Introduction

I.1. State representation

Biological, economic and other mechanical systems surrounding us can often be described by a differential equation such as:

images/Introduction_image_1_3.jpg

under the hypothesis that the time t in which the system evolves is continuous [JAU 05]. The vector u(t) is the input (or control) of the system. Its value may be chosen arbitrarily for all t. The vector y(t) is the output of the system and can be measured with a certain degree of accuracy. The vector x(t) is called the state of the system. It represents the memory of the system, in other words the information needed by the system in order to predict its own future, for a known input u(t). The first of the two equations is called the evolution equation. It is a differential equation that enables us to know where the state (t) is headed knowing its value at the present moment t and the control u(t) that we are currently exerting. The second equation is called the observation equation. It allows us to calculate the output vector y(t), knowing the state and control at time t. Note, however, that, unlike the evolution equation, this equation is not a differential equation as it does not involve the derivatives of the signals. The two equations given above form the state representation of the system.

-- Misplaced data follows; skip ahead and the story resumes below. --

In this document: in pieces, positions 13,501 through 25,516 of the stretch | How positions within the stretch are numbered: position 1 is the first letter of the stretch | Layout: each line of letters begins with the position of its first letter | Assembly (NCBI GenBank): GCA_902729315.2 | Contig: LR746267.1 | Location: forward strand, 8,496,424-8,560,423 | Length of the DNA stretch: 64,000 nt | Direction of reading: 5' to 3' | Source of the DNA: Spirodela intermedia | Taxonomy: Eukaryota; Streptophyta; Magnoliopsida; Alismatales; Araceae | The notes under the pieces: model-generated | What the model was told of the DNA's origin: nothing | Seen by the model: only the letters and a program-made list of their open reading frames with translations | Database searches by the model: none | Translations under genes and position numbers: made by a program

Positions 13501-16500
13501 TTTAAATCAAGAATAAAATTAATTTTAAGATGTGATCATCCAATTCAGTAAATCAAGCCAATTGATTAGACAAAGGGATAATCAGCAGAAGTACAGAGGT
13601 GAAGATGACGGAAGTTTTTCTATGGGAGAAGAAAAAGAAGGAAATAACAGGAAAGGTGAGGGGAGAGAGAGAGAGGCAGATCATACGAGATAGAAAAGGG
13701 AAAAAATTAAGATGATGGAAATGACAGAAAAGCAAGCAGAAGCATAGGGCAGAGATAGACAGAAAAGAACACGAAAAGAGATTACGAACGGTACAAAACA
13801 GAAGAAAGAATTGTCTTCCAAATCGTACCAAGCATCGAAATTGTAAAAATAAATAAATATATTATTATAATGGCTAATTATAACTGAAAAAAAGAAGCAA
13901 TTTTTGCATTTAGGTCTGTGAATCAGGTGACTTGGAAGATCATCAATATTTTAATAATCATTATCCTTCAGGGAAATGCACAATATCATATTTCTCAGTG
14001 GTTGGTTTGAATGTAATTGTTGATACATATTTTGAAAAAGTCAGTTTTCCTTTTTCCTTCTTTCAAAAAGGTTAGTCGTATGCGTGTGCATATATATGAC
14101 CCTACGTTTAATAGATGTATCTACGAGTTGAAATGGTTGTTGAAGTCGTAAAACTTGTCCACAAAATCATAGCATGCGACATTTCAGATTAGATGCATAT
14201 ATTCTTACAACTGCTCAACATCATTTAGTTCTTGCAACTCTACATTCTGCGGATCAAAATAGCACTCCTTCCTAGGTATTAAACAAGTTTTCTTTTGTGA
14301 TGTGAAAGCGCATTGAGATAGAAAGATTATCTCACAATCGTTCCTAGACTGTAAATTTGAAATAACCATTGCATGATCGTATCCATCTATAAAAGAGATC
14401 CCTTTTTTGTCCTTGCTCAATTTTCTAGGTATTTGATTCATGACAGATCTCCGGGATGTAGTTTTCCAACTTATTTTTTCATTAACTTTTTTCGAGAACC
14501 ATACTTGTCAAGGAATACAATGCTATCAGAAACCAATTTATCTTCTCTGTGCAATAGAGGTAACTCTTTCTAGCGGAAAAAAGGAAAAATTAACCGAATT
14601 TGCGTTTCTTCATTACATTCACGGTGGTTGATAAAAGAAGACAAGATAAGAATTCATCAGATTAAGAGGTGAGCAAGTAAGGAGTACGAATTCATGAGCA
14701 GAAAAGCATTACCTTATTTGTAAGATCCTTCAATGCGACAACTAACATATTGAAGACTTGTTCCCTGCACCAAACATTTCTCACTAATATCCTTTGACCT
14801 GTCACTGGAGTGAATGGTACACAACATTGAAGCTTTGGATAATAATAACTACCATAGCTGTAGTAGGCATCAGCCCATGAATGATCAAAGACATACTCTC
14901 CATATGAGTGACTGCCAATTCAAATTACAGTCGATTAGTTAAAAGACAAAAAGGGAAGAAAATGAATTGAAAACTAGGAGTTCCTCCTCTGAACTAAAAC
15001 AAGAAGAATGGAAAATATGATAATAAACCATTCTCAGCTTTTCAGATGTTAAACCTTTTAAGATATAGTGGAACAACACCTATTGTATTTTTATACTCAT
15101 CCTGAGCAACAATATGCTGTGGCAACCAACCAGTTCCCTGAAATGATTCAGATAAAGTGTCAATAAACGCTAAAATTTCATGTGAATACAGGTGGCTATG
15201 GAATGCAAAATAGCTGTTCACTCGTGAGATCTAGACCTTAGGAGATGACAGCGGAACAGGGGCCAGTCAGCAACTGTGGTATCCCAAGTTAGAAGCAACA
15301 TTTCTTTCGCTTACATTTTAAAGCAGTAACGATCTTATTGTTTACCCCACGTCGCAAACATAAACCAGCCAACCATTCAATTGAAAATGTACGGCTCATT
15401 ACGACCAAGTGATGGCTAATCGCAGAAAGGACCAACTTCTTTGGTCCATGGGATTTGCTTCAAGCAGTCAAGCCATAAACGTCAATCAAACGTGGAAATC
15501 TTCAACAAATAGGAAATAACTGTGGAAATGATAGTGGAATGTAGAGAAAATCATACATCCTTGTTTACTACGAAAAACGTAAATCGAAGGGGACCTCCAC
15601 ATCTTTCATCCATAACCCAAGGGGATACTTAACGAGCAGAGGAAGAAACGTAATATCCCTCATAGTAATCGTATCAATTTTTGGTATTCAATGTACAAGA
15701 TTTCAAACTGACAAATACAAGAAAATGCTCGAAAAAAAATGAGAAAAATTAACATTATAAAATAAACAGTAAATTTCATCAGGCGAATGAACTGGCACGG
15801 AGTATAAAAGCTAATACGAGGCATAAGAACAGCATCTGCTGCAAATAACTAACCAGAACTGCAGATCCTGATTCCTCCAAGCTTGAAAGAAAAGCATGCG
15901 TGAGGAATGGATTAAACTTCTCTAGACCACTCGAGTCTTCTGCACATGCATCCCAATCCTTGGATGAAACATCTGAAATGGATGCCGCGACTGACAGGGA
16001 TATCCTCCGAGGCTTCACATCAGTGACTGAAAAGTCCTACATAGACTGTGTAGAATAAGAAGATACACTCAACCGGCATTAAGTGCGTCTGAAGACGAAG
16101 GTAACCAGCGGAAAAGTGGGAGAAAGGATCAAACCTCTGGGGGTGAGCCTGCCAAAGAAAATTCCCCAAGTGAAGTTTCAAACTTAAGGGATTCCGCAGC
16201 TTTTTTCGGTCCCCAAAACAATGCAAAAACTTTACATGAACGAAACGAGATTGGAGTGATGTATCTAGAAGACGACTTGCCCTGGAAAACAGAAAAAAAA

It is sometimes useful to consider a discrete time k, with   where  is the set of integers. If, for instance, the universe is being ...

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